The selected laureates and their nominators will be personally informed. A general announcement will be sent to all nominators via email.

Questions may be directed to Ms. Shira Barak, IIAS Secretary, at shirabar@savion.huji.ac.il

 

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Nancy Florida

Nancy K. Florida

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University of Michigan

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Nancy K. Florida is a professor of Javanese and Islamic Studies at the Department of Asian Languages and Cultures at the University of Michigan. She is a historian of colonial Java and postcolonial Indonesia. Her current and future research concerns problems of history, politics, and Islam in the manuscript literature of colonial Java along with narratives of violence and trauma in postcolonial Indonesia.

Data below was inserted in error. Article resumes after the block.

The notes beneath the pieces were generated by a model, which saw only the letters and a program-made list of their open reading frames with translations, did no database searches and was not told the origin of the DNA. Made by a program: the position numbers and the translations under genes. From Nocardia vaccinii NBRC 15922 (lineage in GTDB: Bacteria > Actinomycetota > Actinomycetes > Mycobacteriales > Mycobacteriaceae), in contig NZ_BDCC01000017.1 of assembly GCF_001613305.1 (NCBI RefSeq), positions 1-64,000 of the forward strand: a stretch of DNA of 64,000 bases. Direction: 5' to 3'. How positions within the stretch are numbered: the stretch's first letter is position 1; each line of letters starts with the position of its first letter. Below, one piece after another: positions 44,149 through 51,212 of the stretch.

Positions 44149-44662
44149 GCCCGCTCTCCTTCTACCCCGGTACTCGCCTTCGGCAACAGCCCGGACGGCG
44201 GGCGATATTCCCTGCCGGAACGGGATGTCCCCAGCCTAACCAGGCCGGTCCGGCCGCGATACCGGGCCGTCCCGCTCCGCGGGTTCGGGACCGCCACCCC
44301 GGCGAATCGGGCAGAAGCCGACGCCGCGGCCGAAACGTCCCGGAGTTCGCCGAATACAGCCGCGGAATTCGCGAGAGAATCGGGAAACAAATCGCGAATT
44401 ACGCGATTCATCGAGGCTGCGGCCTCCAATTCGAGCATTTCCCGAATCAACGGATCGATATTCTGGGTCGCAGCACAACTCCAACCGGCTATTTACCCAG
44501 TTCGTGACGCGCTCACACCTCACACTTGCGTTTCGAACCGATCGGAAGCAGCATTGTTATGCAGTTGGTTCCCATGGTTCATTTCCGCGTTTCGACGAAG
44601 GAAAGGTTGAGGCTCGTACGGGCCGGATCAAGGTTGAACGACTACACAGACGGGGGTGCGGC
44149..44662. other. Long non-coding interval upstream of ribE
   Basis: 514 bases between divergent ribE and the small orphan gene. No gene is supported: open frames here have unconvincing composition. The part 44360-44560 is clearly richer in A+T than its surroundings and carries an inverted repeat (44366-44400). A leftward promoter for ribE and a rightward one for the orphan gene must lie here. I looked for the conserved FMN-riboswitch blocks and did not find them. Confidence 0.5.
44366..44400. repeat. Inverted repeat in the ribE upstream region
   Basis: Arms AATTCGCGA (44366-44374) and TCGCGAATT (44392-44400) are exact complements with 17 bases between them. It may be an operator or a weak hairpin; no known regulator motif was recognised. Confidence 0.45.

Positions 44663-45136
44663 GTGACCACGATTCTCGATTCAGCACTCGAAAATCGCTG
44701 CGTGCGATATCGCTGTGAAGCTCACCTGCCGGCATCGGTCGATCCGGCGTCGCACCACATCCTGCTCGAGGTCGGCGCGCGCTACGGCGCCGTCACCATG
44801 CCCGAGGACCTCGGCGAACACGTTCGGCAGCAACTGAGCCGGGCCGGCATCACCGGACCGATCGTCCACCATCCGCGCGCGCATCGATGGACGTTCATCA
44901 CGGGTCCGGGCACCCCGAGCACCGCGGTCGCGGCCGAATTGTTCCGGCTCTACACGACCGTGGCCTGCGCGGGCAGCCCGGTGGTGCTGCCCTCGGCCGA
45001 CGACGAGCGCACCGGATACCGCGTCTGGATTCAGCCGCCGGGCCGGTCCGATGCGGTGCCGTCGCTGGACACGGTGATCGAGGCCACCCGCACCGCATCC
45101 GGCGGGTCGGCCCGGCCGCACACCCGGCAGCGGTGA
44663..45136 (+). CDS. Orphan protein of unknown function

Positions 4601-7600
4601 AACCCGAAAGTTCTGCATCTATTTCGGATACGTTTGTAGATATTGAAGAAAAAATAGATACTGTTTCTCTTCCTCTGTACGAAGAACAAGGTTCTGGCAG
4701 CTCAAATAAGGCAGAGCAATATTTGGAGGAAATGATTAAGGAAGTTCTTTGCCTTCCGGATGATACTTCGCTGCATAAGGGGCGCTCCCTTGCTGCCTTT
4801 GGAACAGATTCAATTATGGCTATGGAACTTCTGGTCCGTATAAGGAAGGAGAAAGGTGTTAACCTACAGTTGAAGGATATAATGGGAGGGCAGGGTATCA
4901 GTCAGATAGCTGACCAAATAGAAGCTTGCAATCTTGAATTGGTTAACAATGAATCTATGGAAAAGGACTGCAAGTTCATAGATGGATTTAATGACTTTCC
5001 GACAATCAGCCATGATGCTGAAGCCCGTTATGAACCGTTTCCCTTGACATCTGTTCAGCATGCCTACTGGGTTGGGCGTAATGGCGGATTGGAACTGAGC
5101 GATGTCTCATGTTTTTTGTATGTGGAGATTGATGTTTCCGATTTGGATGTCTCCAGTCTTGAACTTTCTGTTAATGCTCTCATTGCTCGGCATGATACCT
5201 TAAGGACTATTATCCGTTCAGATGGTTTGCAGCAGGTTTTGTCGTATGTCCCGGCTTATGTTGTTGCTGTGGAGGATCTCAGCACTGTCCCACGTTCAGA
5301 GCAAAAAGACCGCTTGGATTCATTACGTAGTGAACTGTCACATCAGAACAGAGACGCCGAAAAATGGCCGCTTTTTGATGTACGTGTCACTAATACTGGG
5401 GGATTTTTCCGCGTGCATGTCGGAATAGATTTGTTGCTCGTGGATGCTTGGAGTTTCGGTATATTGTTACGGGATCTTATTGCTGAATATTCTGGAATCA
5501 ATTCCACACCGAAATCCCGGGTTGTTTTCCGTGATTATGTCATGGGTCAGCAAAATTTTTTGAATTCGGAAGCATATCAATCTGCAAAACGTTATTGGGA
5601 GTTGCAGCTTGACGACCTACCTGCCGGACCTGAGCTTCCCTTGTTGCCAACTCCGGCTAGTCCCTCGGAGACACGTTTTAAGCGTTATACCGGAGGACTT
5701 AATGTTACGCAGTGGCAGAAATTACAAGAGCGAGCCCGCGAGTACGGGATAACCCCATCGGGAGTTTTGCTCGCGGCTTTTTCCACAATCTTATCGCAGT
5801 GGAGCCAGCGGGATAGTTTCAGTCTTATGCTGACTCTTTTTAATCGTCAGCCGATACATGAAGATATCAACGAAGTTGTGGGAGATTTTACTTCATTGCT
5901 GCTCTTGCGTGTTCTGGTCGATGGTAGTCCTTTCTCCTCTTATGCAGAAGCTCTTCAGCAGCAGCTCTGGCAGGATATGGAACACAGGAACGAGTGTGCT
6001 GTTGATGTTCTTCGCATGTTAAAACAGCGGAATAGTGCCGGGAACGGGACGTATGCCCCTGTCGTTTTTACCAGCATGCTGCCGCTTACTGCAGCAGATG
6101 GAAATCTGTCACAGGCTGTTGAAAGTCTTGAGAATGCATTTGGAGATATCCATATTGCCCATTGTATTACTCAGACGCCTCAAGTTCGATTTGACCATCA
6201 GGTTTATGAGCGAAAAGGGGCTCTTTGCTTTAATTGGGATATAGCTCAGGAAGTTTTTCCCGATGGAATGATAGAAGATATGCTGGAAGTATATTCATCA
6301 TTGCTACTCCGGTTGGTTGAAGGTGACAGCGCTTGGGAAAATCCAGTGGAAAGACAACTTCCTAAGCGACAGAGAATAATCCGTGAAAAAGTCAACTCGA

2018-2019 Fellow: New Directions in the Study of Javanese Literature

Read more about Professor Florida here

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Andrew Cameron

Cameron Andrew

FELLOW
University of St. Andrews

Andrew Cameron is Professor of Astronomy at St Andrews. His research is in stellar magnetic fields and the discovery and characterisation of extrasolar planets. 

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He is a founding Co-I of the WASP collaboration, which has discovered more than 170 gas-giant planets in close orbits about their host stars. He is also a member of the Science Team for the Swiss-led ESA S-class CHaracterising ExOPlanets Satellite (CHEOPS; launch expected 2019), for which he leads the Working Group on data analysis.

2018-2019 Fellow: Big Data and Planets

Read more about Professor Cameron here

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Stephan Wanderhorst

Stephan Wanderhorst

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University of Vienna

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Stephan Wendehorst is a lecturer at the Institute for Legal and Constitutional History at the University of Vienna.He researches international law history, law & empire with a focus on Jewish law, and politics, society, constitutional and international law beyond the classical models of the 19th and 20th centuries.